Instead of charging like Rhapsody, Napster or Yahoo, lala offers the service free (paying about 1 cent per play to the labels) in hopes that listeners will buy the track for 99 cents. Talks with the other major labels are in progress.
If that news weren't enough to send shivers down a few digital exec spines, the paid downloads from lala come without copy protection. The lala download system involves a browser plug in that takes tracks straight from the service to the purchaser's iPod or other portable player. Because tracks are never stored on the PC (the source of most illegal P2P and file sharing) lala hopes that other labels will follow WMG's lead and drop DRM.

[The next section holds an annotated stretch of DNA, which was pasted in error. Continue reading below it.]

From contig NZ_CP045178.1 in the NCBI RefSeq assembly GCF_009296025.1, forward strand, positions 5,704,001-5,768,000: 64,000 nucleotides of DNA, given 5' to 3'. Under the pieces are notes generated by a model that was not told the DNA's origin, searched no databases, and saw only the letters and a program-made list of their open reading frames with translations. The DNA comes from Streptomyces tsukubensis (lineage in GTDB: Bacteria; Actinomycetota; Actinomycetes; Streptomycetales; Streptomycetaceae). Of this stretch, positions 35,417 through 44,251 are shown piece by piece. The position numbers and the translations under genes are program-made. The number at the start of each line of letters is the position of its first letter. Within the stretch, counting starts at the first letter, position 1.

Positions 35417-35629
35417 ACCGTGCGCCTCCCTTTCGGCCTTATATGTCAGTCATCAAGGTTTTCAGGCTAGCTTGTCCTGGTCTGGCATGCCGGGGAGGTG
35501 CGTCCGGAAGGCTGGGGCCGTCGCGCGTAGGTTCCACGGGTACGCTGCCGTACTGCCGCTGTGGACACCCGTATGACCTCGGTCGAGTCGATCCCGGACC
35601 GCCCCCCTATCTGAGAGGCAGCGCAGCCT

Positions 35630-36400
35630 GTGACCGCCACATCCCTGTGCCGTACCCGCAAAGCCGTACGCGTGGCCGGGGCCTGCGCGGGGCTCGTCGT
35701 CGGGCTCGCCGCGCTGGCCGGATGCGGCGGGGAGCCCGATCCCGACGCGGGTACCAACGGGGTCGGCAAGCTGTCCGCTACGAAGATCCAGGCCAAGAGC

Details of exactly how the software works, if it prevents backloading onto the PC and how it handles transfer to a new device all remain a bit sketchy, but at least one reviewer said the system worked smoothly in tests last week. With these major additions, lala could become a full service music destination.